Ref: Toxicol Sci 2003 May 28; Exposure
to Perfluorooctane Sulfonate During Pregnancy in Rat and Mouse.
I. Maternal and Prenatal Evaluations; by Thibodeaux JR, Hanson
RG, Rogers JM, Grey BE, Barbee BD, Richards JH, Butenhoff JL,
Stevenson LA, Lau C. Reproductive Toxicology
Division, National Health and Environmental Effects Research Laboratory,
Office of Research and Development, U.S. Environmental Protection
Agency, Research Triangle Park, North Carolina 27711, USA.
is persistent, bioaccumulative and toxic to mammalian species.
There are species
differences in the elimination half-life
of PFOS; the half-life is 100 days in rats, 200 days in monkeys,
and years in humans. The toxicity profile of PFOS is similar
among rats and monkeys. Repeated exposure results in hepatotoxicity
and mortality; the dose-response curve is very steep for
mortality. This occurs in animals of all
ages, although the neonate may be more sensitive. In addition,
a 2-year bioassay in rats has shown that exposure to PFOS results
in hepatocellular adenomas and thyroid
follicular cell adenomas; the hepatocellular
adenomas do not appear to be related to peroxisome proliferation.
Further work to elucidate the species differences in toxicokinetics
and in the mode of action of PFOS will increase our ability to
predict risk to humans.
-- Numerous repeat-dose oral toxicity studies on PFOS have been
conducted in rats and primates. In general, exposure to PFOS results
in hepatotoxicity and mortality; the dose-response curve for mortality
is very steep for rats and primates. Adverse signs of toxicity
observed in 90-day rat studies included increases
in liver enzymes, hepatic vacuolization and hepatocellular hypertrophy,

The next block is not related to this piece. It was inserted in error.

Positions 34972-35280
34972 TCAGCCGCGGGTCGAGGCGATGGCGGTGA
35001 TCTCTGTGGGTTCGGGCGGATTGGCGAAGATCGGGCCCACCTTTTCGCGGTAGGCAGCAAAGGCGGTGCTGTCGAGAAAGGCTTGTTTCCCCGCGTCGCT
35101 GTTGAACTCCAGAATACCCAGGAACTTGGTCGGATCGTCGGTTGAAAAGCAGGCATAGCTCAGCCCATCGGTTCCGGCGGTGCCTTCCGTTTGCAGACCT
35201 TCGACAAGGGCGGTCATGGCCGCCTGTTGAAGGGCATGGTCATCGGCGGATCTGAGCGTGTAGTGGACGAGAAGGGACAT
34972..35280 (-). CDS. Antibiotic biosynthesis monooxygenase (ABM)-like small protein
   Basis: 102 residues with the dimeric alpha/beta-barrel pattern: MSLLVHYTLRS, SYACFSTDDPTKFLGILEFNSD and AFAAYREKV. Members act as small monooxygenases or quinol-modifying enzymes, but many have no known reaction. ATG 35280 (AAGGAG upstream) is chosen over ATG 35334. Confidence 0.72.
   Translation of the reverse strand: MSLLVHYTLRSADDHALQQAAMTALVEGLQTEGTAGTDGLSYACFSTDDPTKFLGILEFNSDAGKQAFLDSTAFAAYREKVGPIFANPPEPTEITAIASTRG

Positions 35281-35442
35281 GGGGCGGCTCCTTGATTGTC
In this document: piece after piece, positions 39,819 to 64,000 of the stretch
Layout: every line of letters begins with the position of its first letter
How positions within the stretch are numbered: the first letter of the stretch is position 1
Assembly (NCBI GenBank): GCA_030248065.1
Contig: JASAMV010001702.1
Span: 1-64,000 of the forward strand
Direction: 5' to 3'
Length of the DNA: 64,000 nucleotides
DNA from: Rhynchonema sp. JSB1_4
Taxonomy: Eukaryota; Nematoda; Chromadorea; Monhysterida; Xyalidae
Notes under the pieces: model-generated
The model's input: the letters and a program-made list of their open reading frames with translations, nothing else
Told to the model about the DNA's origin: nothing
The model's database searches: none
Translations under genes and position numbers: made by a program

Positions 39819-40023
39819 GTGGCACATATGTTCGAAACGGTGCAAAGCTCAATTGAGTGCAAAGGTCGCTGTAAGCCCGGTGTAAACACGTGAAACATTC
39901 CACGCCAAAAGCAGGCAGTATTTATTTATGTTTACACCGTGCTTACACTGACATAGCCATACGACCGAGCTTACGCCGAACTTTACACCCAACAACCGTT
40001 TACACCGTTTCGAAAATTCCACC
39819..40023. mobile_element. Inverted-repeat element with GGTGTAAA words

gastrointestinal effects, hematological
abnormalities, weight loss, convulsions, and death. These effects
were reported at doses of 2 mg/kg/day and above. In a dietary
2-year bioassay in Sprague-Dawley rats, hepatotoxicity,
characterized by centrilobular hypertrophy, centrilobular eosinophilic
hepatocytic granules, centrilobular hepatocytic pigment, or centrilobular
hepatocytic vacuolation was noted in male and/or female
rats given 5 or 20 ppm. Hepatocellular centrilobular
hypertrophy was also observed in mid-dose (2 ppm) male
rats. Significant increases in the incidence
of cystic hepatocellular degeneration were found in all the male
treated groups (0.5, 2, 5, or 20 ppm). Based on the pathological
findings in the liver, the LOAEL was 5 ppm and the NOAEL was 2
ppm in female rats. In males, the LOAEL was 0.5 ppm, and a NOAEL
was not established...
November 21, 2002 report:
Hazard Assessment of Perfluorooctane sulfonate
(PFOS) and its salts.
Organisation for Economic Co-operation and Development. ENV/JM/RD(2002)17/FINAL.
Inductions by perfluoro-octanoic acid (PFOA) of
hepatomegaly, peroxisomal beta-oxidation, microsomal 1-acylglycerophosphocholine
acyltransferase and cytosolic long-chain acyl-CoA hydrolase were
compared in liver between male and female rats. Marked
inductions of these four parameters were seen concurrently in
liver of male rats, whereas the inductions in liver of female
rats were far less pronounced. The sex-related difference
in the response of rat liver to PFOA was much more marked than
that seen with p-chlorophenoxyisobutyric acid (clofibric acid)
or 2,2'-(decamethylenedithio)diethanol (tiadenol). Hormonal
manipulations revealed that this sex-related difference in the
inductions is strongly dependent on sex hormones, namely that
testosterone is necessary for the inductions, whereas oestradiol
prevented the inductions by PFOA.
1989. Biochem J Jul 15;261(2):595-600. Sex-related
difference in the inductions by perfluoro-octanoic acid of peroxisomal
beta-oxidation, microsomal 1-acylglycerophosphocholine acyltransferase
and cytosolic long-chain acyl-CoA hydrolase in rat liver;
by Kawashima Y, Uy-Yu N, Kozuka H.